Meanwhile, Tara noticed the family business was booming; her parents were now rich. Of course, her father declined a three million dollar deal and the success of his wife led to resentment. Gene was forced to come to terms that the roles of husband and wife were straying from his traditional beliefs and arguments ensued.
As her family life became increasingly unstable, Tara continued to flourish in her studies eventually winning a place to study for a Ph.D. at Cambridge. She began to open herself up to new ideas that were once forbidden and hidden from her like feminism, where she learned that her father’s traditional ideas of a woman’s role were oppressive.
While she was thriving at school, she was becoming increasingly distant from her family. Still, she returned home for Christmas where violence ensued.
Coming to terms
While at home on Christmas break, Tara and Audrey confronted their father about Shawn’s abuse, but he refused to believe them consistently asking for proof. Tara turned to her mother for support, but like always she stayed quiet.
To make matters worse, Shawn placed a bloody knife in Tara’s hands indicating a threat that seemed clear. While they came to peace briefly, Tara knew the pain wasn’t over and realized that Gene and Faye would help their sons over protecting their daughters every time.
Tara was forced to come to this realization upon returning to Cambridge when Shawn’s threats to harm Tara became relentless.
She continued to confront Gene about Shawn’s behavior, but she was told that she was becoming a dangerous influence on the family during this time.
Tara accepted a fellowship at Harvard University where her parents came to visit her, she quickly realized her parent’s ulterior motives, as Gene told her she needed to accept their way of life or be seen as a danger to the family.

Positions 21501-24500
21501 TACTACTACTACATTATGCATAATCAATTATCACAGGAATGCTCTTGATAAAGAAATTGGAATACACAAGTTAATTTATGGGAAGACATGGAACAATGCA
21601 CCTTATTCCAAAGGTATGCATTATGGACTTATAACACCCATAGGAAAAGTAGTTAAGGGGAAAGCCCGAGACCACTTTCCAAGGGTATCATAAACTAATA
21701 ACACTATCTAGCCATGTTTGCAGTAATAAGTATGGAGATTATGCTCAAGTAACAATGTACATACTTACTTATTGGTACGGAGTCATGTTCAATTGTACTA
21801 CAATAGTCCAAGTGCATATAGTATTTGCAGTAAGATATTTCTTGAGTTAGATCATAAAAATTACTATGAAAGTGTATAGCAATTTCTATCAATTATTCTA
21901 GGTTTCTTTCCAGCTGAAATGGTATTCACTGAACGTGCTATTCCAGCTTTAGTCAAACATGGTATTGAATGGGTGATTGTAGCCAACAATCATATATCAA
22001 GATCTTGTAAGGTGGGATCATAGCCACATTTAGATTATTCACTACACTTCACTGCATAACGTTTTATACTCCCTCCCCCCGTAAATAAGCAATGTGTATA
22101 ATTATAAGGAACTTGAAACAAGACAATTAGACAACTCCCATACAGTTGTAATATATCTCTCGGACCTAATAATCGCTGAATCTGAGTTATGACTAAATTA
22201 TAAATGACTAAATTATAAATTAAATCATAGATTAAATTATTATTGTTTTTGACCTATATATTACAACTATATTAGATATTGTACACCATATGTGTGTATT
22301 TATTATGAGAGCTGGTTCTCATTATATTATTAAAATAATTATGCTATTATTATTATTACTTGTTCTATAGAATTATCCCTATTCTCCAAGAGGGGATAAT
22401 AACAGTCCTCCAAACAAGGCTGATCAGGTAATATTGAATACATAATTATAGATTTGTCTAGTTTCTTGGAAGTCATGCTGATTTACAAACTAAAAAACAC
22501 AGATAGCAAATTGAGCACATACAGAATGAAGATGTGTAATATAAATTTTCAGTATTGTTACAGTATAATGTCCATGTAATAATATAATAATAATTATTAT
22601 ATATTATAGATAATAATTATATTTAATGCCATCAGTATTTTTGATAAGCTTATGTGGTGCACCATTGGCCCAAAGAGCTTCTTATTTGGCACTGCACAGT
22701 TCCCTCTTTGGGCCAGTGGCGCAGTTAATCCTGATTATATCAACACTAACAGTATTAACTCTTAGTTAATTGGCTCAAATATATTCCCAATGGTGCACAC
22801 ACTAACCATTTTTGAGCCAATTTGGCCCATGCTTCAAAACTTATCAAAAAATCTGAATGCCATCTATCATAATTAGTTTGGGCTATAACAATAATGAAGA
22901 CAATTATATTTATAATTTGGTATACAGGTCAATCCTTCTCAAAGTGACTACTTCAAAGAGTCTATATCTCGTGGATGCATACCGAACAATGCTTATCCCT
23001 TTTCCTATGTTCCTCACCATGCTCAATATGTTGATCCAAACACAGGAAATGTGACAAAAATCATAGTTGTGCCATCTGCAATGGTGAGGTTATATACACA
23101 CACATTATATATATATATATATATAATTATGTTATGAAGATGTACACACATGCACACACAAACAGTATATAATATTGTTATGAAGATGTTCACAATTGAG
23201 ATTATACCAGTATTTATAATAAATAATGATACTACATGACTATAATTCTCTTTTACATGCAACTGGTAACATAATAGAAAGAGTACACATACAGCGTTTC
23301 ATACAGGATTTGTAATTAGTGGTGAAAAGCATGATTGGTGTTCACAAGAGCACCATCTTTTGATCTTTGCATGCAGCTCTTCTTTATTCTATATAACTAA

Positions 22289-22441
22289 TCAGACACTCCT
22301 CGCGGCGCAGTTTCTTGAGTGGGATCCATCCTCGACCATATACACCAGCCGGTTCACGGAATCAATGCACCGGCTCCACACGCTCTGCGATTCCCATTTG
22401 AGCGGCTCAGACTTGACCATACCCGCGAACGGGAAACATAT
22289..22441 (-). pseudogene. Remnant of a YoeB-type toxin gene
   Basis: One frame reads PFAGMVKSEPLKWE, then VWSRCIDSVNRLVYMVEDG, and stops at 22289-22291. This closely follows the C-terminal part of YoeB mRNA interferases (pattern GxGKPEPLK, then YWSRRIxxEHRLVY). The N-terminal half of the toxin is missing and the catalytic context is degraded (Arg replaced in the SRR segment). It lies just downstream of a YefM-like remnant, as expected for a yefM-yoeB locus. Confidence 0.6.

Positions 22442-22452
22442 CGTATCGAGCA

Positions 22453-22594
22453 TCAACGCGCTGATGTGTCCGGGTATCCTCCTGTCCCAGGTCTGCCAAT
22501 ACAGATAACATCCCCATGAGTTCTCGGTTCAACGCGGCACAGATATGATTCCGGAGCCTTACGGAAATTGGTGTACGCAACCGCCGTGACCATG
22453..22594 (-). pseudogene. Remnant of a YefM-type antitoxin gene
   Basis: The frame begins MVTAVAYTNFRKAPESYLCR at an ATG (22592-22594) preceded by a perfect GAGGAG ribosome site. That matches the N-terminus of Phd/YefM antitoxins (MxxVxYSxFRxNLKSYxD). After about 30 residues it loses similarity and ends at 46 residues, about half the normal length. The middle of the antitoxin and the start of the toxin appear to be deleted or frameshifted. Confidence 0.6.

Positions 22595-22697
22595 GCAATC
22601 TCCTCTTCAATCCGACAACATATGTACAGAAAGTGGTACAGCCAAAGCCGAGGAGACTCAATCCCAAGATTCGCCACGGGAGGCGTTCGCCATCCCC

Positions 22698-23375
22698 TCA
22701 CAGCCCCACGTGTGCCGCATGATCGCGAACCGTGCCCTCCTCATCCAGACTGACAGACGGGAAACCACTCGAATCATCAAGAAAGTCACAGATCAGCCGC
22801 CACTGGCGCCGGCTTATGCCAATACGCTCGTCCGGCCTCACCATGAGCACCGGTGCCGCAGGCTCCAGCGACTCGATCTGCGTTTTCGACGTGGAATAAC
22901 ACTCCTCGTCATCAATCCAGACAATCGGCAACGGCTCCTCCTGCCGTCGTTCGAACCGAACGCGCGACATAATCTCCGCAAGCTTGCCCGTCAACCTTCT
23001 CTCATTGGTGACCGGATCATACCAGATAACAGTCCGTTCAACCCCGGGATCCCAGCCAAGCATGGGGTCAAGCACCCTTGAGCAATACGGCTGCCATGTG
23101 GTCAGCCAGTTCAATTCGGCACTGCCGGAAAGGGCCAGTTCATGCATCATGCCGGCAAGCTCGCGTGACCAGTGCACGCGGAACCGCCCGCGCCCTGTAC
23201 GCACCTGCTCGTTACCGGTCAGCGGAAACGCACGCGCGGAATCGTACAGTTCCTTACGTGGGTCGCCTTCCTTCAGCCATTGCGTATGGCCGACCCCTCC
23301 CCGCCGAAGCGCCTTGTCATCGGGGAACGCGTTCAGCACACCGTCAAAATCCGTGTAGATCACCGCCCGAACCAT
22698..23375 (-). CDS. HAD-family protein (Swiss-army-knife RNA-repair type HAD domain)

She found out that both Audrey and Shawn had accepted this blessing, so Tara was now the final member of the family that needed to be saved. Refusing to accept her father’s twisted view of reality, her parents left abruptly. Throughout the years that followed Tara focused on her Ph.D. The topic, the family and morality, including Mormonism as an intellectual movement.
She earned her Ph.D., moved to London and began a new life with her boyfriend Drew. In the years following her move, Tara struggled to come to terms with the status of her family. Removing the contact from her parents, she also recognized a rift between her siblings, herself Richard and Tyler moved on and had their own careers while Audrey, Shawn, Luke, and Tony continued to depend on their parents. The two groups failed to get along whenever they were together. While she remained close to Richard, Tyler, and Tony, Tara had come to terms with her relationship with her family.
She had accepted that she is not the child her father raised, but he is the father who raised her, and her new self emerged the night Shawn physically assaulted her when she was just 16 years old. Her upbringing became an education.
she has finally been able to forgive her father and herself for their estrangement, which has given her peace. The best thing that has happened for her healing is that she no longer identifies with the teenage girl that was physically and emotionally abused; instead, she has been transformed into a woman who knows her own mind and is educated to think for herself.